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  • Date :
  • 5/31/2004

1-The Call of the Wild
Jack London

The Call of the Wild was the 1903 novella that brought Jack London to the world’s attention although an earlier work,The Son of the Wolf appeared in 1900. Both of these books were set in the Far North, and the latter was unusual for being the story of a dog and not a human. Yet Buck, the crossbred hound in question, has distinctly human characteristics learnt perhaps from his owner back in California. He is part St Bernard and part Scotch shepherd dog and the strengths of these breeds come to his advantage as he his stolen by an unscrupulous gardener and sent to the Yukon. This was the time of the gold rush and strong dogs such as Buck were at a premium. He is worked to the bone and brutalised with a pack of dogs pulling a sled but is rescued from this dire cruelty by John Thornton who shows him care as his master once had. When he returns free to the wild, Buck has learnt skills of self-defence and survival that are respected by other beasts and he becomes in his way a great leader. This is an extremely moving and heartening book that affects both children and adults.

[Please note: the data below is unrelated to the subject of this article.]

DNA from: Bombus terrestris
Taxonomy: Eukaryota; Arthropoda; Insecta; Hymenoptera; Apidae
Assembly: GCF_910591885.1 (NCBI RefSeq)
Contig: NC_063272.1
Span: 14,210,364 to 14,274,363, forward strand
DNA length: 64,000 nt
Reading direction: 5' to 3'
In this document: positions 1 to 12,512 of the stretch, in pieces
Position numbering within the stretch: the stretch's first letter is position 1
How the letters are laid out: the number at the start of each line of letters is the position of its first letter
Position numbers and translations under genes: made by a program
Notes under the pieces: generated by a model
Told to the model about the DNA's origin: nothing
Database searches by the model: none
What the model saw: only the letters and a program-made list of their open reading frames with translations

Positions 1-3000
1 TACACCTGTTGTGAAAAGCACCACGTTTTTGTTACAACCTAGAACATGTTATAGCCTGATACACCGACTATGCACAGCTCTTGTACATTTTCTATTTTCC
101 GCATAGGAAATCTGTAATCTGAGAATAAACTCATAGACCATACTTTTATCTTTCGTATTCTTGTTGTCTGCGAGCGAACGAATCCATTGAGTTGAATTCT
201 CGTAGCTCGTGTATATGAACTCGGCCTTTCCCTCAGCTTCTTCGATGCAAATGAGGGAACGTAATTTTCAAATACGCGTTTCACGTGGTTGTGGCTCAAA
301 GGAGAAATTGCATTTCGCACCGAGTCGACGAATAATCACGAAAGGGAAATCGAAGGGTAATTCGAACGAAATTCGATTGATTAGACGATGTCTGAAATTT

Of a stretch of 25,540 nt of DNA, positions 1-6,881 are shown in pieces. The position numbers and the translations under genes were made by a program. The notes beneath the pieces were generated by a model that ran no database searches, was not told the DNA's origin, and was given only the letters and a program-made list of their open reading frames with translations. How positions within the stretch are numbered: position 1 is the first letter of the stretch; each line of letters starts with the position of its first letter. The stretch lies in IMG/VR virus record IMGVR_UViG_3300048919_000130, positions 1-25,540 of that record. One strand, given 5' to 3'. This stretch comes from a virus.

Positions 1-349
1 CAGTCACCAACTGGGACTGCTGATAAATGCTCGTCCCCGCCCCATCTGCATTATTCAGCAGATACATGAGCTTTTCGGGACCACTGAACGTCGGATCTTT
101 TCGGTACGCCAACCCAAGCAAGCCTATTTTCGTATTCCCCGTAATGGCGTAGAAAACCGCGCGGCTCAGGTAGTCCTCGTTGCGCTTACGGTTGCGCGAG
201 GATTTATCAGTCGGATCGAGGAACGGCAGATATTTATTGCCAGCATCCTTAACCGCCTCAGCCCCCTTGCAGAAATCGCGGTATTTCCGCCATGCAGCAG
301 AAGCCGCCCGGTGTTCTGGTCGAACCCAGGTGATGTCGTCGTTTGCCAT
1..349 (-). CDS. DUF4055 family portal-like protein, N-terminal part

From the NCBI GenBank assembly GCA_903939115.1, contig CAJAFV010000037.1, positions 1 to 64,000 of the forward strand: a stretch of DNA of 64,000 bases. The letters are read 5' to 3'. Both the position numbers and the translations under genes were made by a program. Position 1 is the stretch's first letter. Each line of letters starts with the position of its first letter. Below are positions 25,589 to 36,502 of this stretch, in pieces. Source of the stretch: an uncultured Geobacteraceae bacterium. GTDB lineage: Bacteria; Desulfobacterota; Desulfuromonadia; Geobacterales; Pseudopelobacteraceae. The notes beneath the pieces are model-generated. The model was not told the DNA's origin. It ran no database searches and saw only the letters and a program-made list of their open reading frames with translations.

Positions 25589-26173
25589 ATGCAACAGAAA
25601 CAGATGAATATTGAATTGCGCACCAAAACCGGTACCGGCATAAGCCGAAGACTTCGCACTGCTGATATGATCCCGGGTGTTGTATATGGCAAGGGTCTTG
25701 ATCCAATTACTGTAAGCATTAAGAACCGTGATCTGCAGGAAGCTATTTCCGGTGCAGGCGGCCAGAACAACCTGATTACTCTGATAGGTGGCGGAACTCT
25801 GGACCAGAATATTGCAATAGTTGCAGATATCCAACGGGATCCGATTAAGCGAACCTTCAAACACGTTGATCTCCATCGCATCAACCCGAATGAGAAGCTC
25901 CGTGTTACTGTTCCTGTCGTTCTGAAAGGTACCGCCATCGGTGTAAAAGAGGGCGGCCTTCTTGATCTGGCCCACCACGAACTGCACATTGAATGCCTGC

2-White Fang

Jack London
White Fangwas published in 1906, two years afterThe Sea-Wolf and three years after the novel to which it is effectively its sequel (The Call of the Wild). Like that book it is concerned with the adventures of a canine rather than a human hero. InWhite Fang we follow the offspring of an Indian wolf-dog and a wolf. White Fang, this crossbreed, grows up to be the greatest fighter known and - drawn to the ways of the Wild - he responds to vicious behaviour with violence and savagery of his own, following the laws of mimicry enforced by danger and hostility. Yet he is humbled by Grey Beaver and in time and with the intervention of humans he is given the opportunity to respond appropriately to kindness instead of the anger that has trapped him after every conflict.


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